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Birds by the number

June 1, 2021

Were I to guess how many individual birds live on earth, my first estimate would be 100 times the number of people, or a bit over a half trillion. That is above the mean of the probability distribution estimated by Australian scientists working from a variety of samples. (See diagram.) I am not surprised that the three most abundant species are the house sparrow, the European starling, and the ring-billed gull.

British scientists doing fecal bar-coding find that bird feeders in England have a surprisingly large effect on the species of birds that eat from them. (Cite.) That spurs the abundance of those species, such as the blue tit, relative to others:

We show that woodland bird species using supplementary food have increasing UK population trends, while species that do not, and/or are outcompeted by blue tits, are likely to be declining.

BirdPopulationsI suspect there may be other unintended environmental effects from growing that 150,000 tons of annual feed.

Philadelphia has decided to dim some of its skyscrapers during migration, after a few thousand birds flew into them last October. I don’t have much confidence that will significantly change bird numbers. But it might assuage the pedestrians who otherwise would walk by the carcasses.

The cult continues to fight

May 31, 2021

Stephen Richer explains why the current Maricopa audit is nothing more than madness at the helm. Read it first before thinking to comment on what is happening there. Second, read what Jennifer Morrell saw on the ground.

It will be interesting to see how the Arizona Senate wraps that up. If the auditors conjure the desired result — that Trump won! — the Senate knows that running with that simply discredits them. If the auditors fail to conjure that, those who pushed for this exercise will have failed their supporters. Under ordinary times, that bind would have prevented the Senate from sponsoring such a partisan and deranged exercise. We do not live in ordinary times. Given the current cult-like nature of the GOP, running without credibility is no hindrance. It even helps. No one should fool themself, that the 2020 election cured what ails this nation. It only provides a short period of respite.

Richer’s article adds to the interesting material that is being penned the last few years by  conservatives with enough integrity to look at the cultish nature of their movement and reject that. It is strange to me that someone who wrote it could vote for Trump. But, politics forces odd compromises. I made sure to allow for that category when describing Trump as a test case.

Necessary cautions

May 27, 2021

Philip Lacovara provides the necessary word of caution regarding the criminal investigations into Trump:

A criminal conviction requires a unanimous guilty verdict. For practical reasons as well as the interests of justice, prosecutors ordinarily will not seek an indictment unless they are satisfied both that they have evidence to prove guilt beyond a reasonable doubt and that there is a substantial probability that all 12 jurors will agree to convict. All of this may give Vance pause. Even in New York City there are plenty of Trump fans .. Trump supporters are overwhelmingly inclined to accept his version of events, even when they fly in the face of documented, objective reality.

Though I understand the jury problem, I hope justice officials don’t too easily give up on prosecution. It’s unfortunate that Trump escaped criminal charges throughout his life. Now, as a political cult leader, he has considerable shield against them. Something he boasted about when first campaigning. In a just world … well, in a just world, pathological liars like Trump would not exist. We live in a messy world, and prosecutors should bring righteous charges even when social factors make the outcome uncertain, hoping that their efforts sometimes nudge the world in a better direction.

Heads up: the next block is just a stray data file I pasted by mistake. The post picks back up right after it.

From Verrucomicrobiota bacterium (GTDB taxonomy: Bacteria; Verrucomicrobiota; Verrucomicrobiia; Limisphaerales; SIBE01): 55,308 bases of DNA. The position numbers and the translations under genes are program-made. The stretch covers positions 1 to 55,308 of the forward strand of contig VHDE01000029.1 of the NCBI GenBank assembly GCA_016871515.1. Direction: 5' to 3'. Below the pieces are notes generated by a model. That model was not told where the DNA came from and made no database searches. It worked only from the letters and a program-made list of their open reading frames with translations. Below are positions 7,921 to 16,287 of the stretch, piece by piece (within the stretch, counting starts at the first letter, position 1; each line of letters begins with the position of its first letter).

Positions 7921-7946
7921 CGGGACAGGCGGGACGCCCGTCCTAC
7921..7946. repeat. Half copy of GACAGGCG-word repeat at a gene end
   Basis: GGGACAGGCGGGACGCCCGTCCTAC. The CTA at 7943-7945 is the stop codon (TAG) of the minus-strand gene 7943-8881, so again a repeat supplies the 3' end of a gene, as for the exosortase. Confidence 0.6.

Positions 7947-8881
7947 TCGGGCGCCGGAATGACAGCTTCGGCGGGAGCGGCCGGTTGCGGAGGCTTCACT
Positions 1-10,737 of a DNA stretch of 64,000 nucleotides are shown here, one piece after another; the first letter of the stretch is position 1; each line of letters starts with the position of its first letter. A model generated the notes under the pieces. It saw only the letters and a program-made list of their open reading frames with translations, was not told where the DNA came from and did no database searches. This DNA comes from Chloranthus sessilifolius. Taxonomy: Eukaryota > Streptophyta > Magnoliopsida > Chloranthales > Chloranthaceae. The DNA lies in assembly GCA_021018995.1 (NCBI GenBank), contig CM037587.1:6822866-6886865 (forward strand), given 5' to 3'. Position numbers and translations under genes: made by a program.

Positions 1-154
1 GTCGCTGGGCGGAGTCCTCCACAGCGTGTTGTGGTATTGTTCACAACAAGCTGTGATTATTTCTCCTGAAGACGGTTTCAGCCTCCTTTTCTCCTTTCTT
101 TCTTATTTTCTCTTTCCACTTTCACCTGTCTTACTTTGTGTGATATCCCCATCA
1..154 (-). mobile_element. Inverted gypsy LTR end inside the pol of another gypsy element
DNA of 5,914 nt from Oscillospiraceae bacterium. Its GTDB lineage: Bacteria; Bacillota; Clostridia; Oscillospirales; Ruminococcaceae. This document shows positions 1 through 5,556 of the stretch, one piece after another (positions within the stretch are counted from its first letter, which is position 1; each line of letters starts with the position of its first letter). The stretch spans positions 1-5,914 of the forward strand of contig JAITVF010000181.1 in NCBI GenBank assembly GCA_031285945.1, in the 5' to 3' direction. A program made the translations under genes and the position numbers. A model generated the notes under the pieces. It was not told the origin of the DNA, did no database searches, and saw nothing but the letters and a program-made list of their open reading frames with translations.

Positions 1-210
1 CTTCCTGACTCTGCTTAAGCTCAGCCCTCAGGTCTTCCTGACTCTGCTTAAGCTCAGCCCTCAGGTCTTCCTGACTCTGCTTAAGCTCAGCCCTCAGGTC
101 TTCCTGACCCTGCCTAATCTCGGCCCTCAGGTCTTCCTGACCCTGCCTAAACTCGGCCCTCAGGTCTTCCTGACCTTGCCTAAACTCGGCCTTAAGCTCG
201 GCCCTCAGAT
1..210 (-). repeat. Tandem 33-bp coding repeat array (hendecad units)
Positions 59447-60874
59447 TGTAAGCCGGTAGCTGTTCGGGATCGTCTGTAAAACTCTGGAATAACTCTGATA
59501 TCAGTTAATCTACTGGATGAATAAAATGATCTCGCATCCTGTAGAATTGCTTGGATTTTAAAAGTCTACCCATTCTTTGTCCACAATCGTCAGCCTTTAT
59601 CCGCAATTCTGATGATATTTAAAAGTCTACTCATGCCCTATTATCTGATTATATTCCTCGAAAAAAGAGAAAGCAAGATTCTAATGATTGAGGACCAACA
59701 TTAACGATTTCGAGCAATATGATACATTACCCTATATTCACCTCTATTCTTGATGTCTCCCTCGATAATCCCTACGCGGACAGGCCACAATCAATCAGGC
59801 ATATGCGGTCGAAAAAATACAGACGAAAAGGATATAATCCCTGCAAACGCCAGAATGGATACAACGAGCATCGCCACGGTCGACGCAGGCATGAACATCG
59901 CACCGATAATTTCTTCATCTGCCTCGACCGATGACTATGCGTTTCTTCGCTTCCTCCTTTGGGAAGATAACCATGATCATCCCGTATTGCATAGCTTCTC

To Biden’s call for redoubled intelligence investigation into the origin of Covid-19, I will make my own word of caution: It is unlikely to provide much answer in the ninety day time frame he sets. Those investigators by background and training focus on the social world, essentially starting with equal Bayesian priors for the relevant range of possibilities in the worlds of physics and biology. Those possibilities aren’t equal. It is far more likely that Covid-19 had zoonotic origin than that it was created intentionally. The intelligence community will not forward the investigation of that side one bit. If the Wuhan lab played a role, something for which we so far have little evidence, it is far more likely as a site of cross-species transmission — workers acquiring the virus from contact with bats or other animals — than as a source of synthesized virus. Alas, investigating a zoonotic origin requires resources, time, and luck. Hunting for viruses in the wild still requires sampling animals. Many of them. I would support dedicating a few billion dollars in the federal budget to improving the process for that, and building more data on what viruses are out there. 

The good route around Houston

May 26, 2021

LouisianaGatorA small alligator in Louisiana decided to move to the coastal bend, after some ne’er-do-well Cajuns caught it and tagged it and didn’t even offer it whiskey. While the gulf route around Houston is preferable in some ways, that landed the poor thing on the side of Padre Island not much suited to alligators. Now, its fortune shines brighter. The kindly rangers on the national sea shore will put it up for a while. Away from the turtle eggs! I suspect it then will be given gator-comfortable abode in the Laguna Madre.

Some glances east

May 25, 2021

India’s democracy has been sliding into a kind of religious populism. Now, crushed by a Covid-19 wave, it seems likely those pathologies will amplify one another. Pranav Dixit provides a view of how technology plays into that.

The Kazakhs and Uyghurs are the “ethnic peoples” that China’s government targets in quite vicious fashion. That makes some of the politics in Pakistan even uglier. Still, David Frum may be right that many in the US overestimate China.